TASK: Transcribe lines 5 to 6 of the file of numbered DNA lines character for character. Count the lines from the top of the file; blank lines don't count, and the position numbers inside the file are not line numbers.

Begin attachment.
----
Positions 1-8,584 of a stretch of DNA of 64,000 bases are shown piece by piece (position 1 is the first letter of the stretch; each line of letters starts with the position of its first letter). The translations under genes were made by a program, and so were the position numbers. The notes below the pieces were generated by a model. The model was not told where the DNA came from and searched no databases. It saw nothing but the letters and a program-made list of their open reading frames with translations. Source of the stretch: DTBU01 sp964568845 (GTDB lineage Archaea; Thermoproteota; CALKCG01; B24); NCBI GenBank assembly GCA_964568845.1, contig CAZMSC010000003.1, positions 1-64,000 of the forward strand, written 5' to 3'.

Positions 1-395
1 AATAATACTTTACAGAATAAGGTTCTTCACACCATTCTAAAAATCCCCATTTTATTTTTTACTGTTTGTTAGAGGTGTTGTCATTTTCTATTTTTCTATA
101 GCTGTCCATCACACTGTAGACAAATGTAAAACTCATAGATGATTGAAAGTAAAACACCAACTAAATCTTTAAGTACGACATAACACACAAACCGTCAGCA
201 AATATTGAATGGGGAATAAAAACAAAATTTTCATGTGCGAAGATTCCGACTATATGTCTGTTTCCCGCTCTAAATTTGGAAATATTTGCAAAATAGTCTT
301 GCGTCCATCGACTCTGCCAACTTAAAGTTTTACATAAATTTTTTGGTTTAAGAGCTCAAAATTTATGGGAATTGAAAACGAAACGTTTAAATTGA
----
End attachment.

201 AATATTGAATGGGGAATAAAAACAAAATTTTCATGTGCGAAGATTCCGACTATATGTCTGTTTCCCGCTCTAAATTTGGAAATATTTGCAAAATAGTCTT
301 GCGTCCATCGACTCTGCCAACTTAAAGTTTTACATAAATTTTTTGGTTTAAGAGCTCAAAATTTATGGGAATTGAAAACGAAACGTTTAAATTGA